A recurring problem in bioinformatics is linking related or identical data described by different databases when multiple database identifiers (primary keys) are used to refer to the same biological entity [40, 41]. Interaction databases may use different identifiers for their proteins, RNA, DNA or small molecules (for example, a protein may be identified with a UniProt accession number, RefSeq accession number or an NCBI GI number). This use of multiple identifiers can significantly hinder the ability to seamlessly use data from diverse sources, such as to retrieve all interactions involving a protein from numerous data sources. Recognizing when protein records that use different database identifiers actually represent the same protein allows a query for the protein to correctly retrieve both original records [41]. To address this specific issue, cPath provides an identifier mapping system capable of storing equivalence between two or more identifiers. The system is pre-populated with identifier mappings loaded from external files. For example, a single protein unification mapping may map UniProt accession numbers to equivalent RefSeq accession numbers. Identifier mapping files are simple tab-delimited text files that must be loaded into cPath prior to import of any interaction or pathway data sets. With some scripting ability, cPath identifier mapping files can be created from external database resources, such as Alias Server [42], the EBI International Protein Index (IPI) [43], or Ensembl BioMart [44]. Sample protein unification files, derived from the IPI Protein Cross-References dataset, are available for download from the cPath web site. cPath also uses identifier equivalences available in imported pathway datasets that contain multiple database references for the same interactors.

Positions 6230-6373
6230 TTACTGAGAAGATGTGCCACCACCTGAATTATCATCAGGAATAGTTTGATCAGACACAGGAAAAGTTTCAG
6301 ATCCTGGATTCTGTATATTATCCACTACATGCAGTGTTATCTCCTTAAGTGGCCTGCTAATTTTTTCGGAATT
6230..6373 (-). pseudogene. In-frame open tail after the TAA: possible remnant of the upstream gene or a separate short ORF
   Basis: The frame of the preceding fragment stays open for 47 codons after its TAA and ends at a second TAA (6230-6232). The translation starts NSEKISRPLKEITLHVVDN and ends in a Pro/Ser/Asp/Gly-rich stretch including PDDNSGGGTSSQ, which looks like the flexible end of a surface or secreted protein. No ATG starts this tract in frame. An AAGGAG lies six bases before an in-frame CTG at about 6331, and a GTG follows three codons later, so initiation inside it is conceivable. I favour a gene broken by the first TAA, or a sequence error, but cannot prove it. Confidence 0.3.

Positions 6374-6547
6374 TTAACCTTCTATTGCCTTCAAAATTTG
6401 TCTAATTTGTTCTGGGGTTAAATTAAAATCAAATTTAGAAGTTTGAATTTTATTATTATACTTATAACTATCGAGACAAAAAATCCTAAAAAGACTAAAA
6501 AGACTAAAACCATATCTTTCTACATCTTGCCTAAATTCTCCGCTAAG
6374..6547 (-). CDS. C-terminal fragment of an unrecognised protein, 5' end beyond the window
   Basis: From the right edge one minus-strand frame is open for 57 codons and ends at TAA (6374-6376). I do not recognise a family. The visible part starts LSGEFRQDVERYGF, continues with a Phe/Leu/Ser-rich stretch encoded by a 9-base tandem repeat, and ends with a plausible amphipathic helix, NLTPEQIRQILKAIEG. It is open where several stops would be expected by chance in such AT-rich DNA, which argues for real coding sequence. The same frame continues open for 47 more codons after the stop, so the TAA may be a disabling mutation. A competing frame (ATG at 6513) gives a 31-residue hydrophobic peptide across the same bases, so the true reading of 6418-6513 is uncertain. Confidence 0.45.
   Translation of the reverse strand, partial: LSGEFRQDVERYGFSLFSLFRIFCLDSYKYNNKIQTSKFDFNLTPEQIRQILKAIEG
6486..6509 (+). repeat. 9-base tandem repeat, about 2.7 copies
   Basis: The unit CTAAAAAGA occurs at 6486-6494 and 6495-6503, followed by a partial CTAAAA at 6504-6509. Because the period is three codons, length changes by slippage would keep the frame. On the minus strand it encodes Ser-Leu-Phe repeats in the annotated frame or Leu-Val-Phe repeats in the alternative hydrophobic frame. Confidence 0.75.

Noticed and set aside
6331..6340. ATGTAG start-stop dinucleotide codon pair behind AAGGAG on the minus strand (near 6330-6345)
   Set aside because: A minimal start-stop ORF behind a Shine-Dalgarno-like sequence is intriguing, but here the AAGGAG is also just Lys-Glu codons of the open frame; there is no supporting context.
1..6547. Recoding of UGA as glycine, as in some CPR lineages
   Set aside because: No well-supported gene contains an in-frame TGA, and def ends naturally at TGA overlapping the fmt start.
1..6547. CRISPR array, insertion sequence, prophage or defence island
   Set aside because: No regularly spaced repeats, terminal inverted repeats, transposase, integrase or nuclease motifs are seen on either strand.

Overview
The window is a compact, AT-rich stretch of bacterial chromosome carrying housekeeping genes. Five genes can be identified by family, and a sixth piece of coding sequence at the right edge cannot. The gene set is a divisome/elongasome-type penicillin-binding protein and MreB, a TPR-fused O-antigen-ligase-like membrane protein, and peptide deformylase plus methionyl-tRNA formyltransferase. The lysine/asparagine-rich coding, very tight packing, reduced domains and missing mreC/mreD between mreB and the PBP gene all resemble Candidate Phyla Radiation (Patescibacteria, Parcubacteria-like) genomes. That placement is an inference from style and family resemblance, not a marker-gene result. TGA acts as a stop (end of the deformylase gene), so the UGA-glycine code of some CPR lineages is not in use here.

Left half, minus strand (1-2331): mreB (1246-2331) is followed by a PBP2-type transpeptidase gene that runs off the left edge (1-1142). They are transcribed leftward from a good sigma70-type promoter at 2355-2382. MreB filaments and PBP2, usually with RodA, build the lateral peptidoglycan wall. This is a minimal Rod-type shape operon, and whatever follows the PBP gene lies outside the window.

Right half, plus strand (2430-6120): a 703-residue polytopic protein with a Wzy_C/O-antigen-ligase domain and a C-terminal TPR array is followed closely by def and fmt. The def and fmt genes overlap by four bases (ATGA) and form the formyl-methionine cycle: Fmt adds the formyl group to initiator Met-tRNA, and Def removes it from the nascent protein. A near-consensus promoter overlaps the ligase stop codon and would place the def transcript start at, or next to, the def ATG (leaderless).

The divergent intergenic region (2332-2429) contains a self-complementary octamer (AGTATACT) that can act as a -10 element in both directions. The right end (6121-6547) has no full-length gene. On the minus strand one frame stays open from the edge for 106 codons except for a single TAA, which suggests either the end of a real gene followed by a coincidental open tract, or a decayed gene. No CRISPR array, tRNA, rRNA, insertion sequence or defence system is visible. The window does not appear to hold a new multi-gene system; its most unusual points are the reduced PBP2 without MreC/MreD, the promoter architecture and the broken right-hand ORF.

Importantly, cPath also provides a similar service for storing relationships between non-equivalent, but related biological entities. For example, a researcher can import a UniProt to Affymetrix mapping file, then when a new protein with a matching UniProt identifier is subsequently imported into cPath, it is annotated with all known Affymetrix probe set identifiers. This is useful for tools that link gene expression data to pathways.

Key Feature: Scalable Pathway Data Aggregation

To support data aggregation from multiple databases, such as to create custom integrated sets of pathways for local use, cPath supports the PSI-MI [11] and BioPAX [15] exchange formats. As more databases make their data available in either of these two standard formats, cPath becomes increasingly useful. As some popular pathway databases do not permit public redistribution of their data, it is difficult for central websites to collect a complete set of pathways for research use. A local installation of cPath is one way to effectively collect and access all of this data. For example, we have successfully aggregated data from MINT [45] and IntAct [46], resulting in a final data set of over 20,000 proteins, and more than 84,000 interactions. cPath has also been successfully used to store all human pathways from Reactome [47], and one of our active users has used cPath to successfully store over 1 million interaction records. A complete list of external databases, which have been successfully imported and stored using cPath is provided in Table 2.